The City of Madison Heights, Michigan, is located in Oakland County. The City is required by Michigan state law to fund a district court system; however, the district court is a separate legal entity from the City, and is under the ultimate supervision of the judicial branch of government. For many years, the City provided security for prisoners in the courthouse through overtime assignments to its officers.
When the district court entered into a contract with Oakland County to provide part-time Oakland County Sheriff’s deputies for the security jobs, the City discontinued the court officer assignments. The two labor organizations representing the City’s police officers – the Command Officers Association of Michigan and the Police Officers Association of Michigan – filed a grievance contesting the elimination of the jobs.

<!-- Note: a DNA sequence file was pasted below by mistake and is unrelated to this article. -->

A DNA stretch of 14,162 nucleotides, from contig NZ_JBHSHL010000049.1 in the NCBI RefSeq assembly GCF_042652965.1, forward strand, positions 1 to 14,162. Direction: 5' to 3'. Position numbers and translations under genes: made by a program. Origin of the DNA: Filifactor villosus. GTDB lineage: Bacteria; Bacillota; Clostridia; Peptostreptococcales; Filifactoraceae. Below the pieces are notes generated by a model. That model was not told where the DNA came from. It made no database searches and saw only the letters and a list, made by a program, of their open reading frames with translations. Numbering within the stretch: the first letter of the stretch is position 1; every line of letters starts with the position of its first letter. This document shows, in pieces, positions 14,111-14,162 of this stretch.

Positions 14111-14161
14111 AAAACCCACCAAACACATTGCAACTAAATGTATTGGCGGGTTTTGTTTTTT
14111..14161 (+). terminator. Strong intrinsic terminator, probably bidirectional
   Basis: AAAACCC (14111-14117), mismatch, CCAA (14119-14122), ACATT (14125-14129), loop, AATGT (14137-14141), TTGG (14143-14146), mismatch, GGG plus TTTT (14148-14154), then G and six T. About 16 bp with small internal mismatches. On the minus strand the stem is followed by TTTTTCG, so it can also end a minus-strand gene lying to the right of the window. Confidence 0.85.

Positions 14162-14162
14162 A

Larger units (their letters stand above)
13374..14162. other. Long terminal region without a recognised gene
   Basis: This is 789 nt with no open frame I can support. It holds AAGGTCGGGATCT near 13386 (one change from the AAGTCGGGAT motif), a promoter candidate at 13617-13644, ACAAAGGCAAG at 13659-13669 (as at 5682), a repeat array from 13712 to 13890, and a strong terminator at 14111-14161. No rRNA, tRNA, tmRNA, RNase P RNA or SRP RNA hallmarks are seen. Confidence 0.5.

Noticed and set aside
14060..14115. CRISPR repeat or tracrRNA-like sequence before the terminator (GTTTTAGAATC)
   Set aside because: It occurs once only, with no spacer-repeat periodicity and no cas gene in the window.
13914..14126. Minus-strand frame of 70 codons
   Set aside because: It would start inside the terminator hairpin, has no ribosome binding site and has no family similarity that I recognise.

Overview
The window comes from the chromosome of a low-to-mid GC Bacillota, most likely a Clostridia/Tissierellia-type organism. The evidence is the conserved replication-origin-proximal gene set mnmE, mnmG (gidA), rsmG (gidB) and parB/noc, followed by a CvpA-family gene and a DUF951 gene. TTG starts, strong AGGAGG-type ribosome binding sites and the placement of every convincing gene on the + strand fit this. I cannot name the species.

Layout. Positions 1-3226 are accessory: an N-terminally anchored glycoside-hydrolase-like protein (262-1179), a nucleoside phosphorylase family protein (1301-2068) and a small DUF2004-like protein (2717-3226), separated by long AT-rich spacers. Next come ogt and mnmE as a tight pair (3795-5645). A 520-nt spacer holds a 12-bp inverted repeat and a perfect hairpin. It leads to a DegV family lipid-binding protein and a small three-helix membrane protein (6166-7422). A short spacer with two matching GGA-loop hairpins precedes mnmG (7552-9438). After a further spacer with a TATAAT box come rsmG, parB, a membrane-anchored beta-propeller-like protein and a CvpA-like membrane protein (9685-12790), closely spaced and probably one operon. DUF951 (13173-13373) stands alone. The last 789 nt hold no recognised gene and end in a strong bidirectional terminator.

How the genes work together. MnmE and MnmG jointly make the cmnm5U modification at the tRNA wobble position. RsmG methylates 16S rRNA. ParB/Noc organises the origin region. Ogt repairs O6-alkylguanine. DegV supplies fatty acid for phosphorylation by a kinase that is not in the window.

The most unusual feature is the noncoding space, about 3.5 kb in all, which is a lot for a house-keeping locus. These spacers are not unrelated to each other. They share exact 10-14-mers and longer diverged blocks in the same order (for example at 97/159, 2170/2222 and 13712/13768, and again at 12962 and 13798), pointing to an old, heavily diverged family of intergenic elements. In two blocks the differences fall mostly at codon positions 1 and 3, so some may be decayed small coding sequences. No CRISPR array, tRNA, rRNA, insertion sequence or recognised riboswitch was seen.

An arbitrator upheld the City’s position. The key to the Arbitrator’s decision was the governmental structures involved: “The district courts are autonomous from the local legislative units of government, which are required by law to fund their operations and personnel matters.” In the Arbitrator’s judgment, the City’s failure to continue the court officer positions, even though some minor functions of the job were still performed by City officers, did not breach the collective bargaining agreement.
City of Madison Heights, Michigan and Command Officers Association of Michigan, LAIG 6236 (Gravelle, 2004).
This article appears in the June 2005 issue